By Julia Karow

Many ongoing studies aim to pinpoint genetic variations that play a role in human disease by sequencing the exomes and genomes of thousands of patients and controls, but several research teams who have recently tested the methods used in these projects caution that they have technical limitations that may leave important genetic variants undiscovered.

Get the full story with
GenomeWeb Premium

Only $95 for the
first 90 days*

A trial upgrade to GenomeWeb Premium gives you full site access, interest-based email alerts, access to archives, and more. Never miss another important industry story.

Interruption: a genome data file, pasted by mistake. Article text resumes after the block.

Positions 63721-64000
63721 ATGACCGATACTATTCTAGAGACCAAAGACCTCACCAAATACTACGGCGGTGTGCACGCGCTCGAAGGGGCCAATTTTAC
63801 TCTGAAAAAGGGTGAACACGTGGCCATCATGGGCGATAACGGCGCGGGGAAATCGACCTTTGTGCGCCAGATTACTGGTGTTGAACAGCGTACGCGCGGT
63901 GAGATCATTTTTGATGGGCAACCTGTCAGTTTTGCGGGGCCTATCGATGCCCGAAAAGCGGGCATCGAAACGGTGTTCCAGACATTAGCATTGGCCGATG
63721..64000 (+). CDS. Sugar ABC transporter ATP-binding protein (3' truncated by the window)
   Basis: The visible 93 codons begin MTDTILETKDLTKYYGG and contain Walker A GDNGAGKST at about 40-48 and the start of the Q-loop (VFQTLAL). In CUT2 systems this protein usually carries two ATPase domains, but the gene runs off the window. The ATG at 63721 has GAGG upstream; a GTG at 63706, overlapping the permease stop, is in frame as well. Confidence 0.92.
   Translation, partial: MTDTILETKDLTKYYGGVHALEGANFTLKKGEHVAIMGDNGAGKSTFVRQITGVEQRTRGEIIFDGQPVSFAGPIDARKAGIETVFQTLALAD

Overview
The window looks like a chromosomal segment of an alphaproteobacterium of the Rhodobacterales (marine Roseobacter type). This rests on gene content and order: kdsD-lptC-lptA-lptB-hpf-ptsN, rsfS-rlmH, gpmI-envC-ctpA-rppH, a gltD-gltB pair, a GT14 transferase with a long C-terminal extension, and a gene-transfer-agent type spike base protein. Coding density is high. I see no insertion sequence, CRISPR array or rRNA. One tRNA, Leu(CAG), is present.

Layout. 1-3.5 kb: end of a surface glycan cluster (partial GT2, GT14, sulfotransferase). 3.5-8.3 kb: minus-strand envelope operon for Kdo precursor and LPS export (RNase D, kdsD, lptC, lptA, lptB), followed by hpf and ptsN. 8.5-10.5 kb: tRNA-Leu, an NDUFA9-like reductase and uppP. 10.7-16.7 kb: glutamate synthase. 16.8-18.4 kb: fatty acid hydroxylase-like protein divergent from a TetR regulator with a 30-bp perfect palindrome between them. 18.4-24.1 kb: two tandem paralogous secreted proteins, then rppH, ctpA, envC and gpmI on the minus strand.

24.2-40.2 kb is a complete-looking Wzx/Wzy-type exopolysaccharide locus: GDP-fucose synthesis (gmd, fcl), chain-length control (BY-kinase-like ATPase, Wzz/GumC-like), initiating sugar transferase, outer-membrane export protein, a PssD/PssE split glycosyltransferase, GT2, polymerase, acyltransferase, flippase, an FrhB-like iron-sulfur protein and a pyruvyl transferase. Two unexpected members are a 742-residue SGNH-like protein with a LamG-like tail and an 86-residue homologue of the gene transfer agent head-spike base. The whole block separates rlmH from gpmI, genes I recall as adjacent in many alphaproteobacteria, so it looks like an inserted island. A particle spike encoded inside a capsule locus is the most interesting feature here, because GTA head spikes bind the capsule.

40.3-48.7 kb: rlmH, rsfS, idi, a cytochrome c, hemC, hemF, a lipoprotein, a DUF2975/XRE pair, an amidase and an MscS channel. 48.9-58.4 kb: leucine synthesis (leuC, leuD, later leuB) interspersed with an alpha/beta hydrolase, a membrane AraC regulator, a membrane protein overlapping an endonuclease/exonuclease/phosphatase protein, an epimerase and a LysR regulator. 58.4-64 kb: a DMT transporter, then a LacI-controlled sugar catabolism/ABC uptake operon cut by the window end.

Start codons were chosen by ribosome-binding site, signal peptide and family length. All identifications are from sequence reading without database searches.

Try GenomeWeb Premium now.

Already a GenomeWeb Premium member? Login Now.
Or, See if your institution qualifies for premium access.

*Before your trial expires, we’ll put together a custom quote with your long-term premium options.

Not ready for premium?

Browse our free articles
You can still register for access to our free content.

In Nature this week: genomic analysis of high-grade serous ovarian cancer, and more.

The new Riken president outlines some of his plans for the institute.

The Guardian discusses whether big science projects are worth the loss of resources available for other scientific pursuits.

An NEJM update from the ClinVar team highlights the difficulties of interpreting genetic variants.